Avelyn (seated, centre) hands out a meal coupon

By Ramesh

“You’ll get more than you give,” says Avelyn Wei, a 24-year-old St Joseph’s Convent physical education teacher, on being a volunteer at TWC2’s Cuff Road Food Programme. “I’m not trying to romanticise what I do, but my eight months as a volunteer on this project has been immensely rewarding.”

A self-confessed sports nut who juggles teaching, running an online business and a slew of other interests, Avelyn overcame initial apprehensions about volunteering at TWC2 to becoming an ardent advocate for doing good for those in need.

Every Wednesday evening, she heads down to Isthana Restaurant on Rowell Road to help out-of-work foreign workers get a meal as part of TWC2’s Cuff Road Food Programme. Apart from helping with the workers’ pressing issues, her duties include handing out buttons which are used to exchange for a meal at the small, tidy eatery which serves tasty Bangladeshi fare. Isthana is one of two meal kitchens in Little India under the Cuff Road Food Programme; the other is Sutha’s on Cuff Road.

Avelyn’s interest in helping the less fortunate begun when she was a Sociology major at the National University of Singapore. “I took a human rights class which opened my eyes,” said Avelyn. “A foreign worker came in to talk to us and he detailed a list of issues faced by a large numbers of his counterparts in Singapore. I had no idea such flagrant abuses were happening in Singapore.” Among the problems were non-payment of salaries, woeful living conditions, inadequate medical coverage and much more – enough to make Avelyn aware that the status quo could not remain.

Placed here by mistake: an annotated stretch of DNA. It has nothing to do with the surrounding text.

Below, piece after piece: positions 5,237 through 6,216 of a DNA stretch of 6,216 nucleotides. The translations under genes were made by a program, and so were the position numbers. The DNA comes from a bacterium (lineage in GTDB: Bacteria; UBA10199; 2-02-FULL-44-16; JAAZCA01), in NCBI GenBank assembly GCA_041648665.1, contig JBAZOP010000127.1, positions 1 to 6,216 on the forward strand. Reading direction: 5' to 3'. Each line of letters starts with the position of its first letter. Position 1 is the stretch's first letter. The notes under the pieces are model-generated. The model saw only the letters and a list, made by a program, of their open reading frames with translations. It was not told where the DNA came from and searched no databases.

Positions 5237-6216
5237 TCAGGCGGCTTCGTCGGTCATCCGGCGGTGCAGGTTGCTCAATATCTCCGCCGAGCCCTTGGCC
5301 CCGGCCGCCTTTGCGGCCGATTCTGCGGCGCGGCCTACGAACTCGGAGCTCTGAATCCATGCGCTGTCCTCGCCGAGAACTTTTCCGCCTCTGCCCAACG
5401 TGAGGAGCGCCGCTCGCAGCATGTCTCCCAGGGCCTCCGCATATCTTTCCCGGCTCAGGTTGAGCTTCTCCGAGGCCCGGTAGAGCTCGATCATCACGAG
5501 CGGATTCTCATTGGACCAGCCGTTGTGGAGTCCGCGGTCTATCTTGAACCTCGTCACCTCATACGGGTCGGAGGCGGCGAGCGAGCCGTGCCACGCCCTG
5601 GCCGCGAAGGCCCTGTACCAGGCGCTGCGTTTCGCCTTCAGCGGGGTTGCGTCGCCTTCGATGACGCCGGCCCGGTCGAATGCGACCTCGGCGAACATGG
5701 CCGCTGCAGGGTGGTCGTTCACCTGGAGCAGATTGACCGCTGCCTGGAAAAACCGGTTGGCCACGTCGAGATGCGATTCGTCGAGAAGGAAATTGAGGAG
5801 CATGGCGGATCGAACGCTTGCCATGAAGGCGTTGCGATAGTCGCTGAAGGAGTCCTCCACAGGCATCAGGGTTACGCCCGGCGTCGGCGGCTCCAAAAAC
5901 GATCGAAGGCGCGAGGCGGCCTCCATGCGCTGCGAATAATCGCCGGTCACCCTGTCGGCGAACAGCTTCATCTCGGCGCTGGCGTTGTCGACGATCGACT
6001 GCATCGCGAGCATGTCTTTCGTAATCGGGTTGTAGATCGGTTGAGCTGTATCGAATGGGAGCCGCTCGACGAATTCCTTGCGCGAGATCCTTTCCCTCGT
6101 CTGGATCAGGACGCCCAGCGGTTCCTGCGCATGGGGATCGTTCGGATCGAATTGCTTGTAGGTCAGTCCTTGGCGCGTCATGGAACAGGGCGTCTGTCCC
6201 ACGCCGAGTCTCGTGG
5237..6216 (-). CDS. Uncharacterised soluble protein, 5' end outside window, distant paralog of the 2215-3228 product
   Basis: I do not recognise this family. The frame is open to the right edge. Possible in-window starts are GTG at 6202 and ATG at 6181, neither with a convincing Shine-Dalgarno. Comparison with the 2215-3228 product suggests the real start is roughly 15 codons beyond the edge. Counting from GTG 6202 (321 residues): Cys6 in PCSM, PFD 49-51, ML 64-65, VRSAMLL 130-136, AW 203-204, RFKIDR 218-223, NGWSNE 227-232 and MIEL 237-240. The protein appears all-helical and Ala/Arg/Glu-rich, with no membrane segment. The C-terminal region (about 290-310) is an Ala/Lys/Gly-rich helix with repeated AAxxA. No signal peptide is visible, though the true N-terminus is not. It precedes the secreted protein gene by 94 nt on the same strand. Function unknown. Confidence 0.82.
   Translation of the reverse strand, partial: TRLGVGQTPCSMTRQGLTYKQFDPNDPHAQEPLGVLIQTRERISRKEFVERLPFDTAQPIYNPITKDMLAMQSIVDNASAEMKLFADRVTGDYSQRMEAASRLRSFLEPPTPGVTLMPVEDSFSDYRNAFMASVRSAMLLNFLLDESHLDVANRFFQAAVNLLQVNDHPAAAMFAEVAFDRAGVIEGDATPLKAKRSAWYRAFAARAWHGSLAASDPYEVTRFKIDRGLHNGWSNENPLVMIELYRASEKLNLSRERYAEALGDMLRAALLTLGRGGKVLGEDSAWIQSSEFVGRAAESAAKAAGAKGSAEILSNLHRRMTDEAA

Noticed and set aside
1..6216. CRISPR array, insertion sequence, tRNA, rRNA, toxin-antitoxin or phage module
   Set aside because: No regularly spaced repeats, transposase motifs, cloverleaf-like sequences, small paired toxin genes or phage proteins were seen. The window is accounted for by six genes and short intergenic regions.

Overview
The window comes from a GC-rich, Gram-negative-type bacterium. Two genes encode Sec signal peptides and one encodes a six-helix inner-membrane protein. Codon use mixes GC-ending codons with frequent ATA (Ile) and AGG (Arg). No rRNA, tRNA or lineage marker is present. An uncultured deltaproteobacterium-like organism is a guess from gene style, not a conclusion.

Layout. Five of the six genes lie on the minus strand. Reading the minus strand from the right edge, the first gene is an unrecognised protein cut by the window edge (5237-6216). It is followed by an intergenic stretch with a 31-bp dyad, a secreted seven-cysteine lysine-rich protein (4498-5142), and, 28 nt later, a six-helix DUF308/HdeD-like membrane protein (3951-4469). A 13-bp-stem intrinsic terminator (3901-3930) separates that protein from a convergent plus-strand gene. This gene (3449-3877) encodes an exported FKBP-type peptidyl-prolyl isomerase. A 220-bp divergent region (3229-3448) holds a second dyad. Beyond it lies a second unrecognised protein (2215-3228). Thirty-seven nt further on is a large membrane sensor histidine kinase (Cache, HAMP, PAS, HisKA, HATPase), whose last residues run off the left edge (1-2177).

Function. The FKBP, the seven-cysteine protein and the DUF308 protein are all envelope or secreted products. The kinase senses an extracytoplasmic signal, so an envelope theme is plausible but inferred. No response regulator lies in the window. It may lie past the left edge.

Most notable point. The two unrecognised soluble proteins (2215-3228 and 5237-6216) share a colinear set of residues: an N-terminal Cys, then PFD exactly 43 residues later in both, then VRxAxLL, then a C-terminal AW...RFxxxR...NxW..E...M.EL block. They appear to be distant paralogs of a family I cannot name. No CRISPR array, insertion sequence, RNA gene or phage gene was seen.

“I had a friend who volunteered for the Cuff Road Food Programme and she asked if I would be interested in coming on board,” said Avelyn. “I said yes and joined TWC2 in February this year.

“The hard part was getting used to processes; learning how to help the workers with their cases; dealing with their injuries, etc. Over time and with experience, I eased into my duties but I still have a lot to learn vis-à-vis Ministry of Manpower bureaucracy and various legal issues. But there are experienced volunteers and caseworkers like Debbie (Fordyce; veteran Executive Committee member) on hand to help newcomers.”

In her short time as a volunteer, she has been humbled by the warm and jovial nature of the workers. “It may seem like I’m helping them without anything in return,” said Avelyn. “Not true; in fact, they’ve given me so much back. These may be intangible, but they are just as valuable.” Avelyn is amazed that despite the hardships endured by these out-of-work migrant workers, they remain without rancour.

“Some of them have been cheated by their employers, badly injured yet refused medical care or might have been abused by co-workers,” she said. “Yet they’ll always smile and try to make the best out of a very bad situation.”

Such positivity and the fact the workers see Avelyn as a friend spur her to work harder to improve their lot. “Over time, you get to know them and friendships are forged,” said Avelyn. “They teach me Bengali and I’ve picked up a few phrases. Now whenever I pass a worker in the street I know what they’re going through and what they have sacrificed to get here; I see them all as friends and not merely as itinerant labourers here to construct buildings and roads.”

Avelyn feels prospective volunteers should not only feel passionate about a cause, but they must also realise that a small contribution can go a long way, too. “People sometimes ask, ‘How much can person do?’ The answer is: a fair bit. I spend two hours a week and I help, on average, 200 workers. And every Wednesday night I go back with a good feeling at having been able to make a difference in someone’s life.”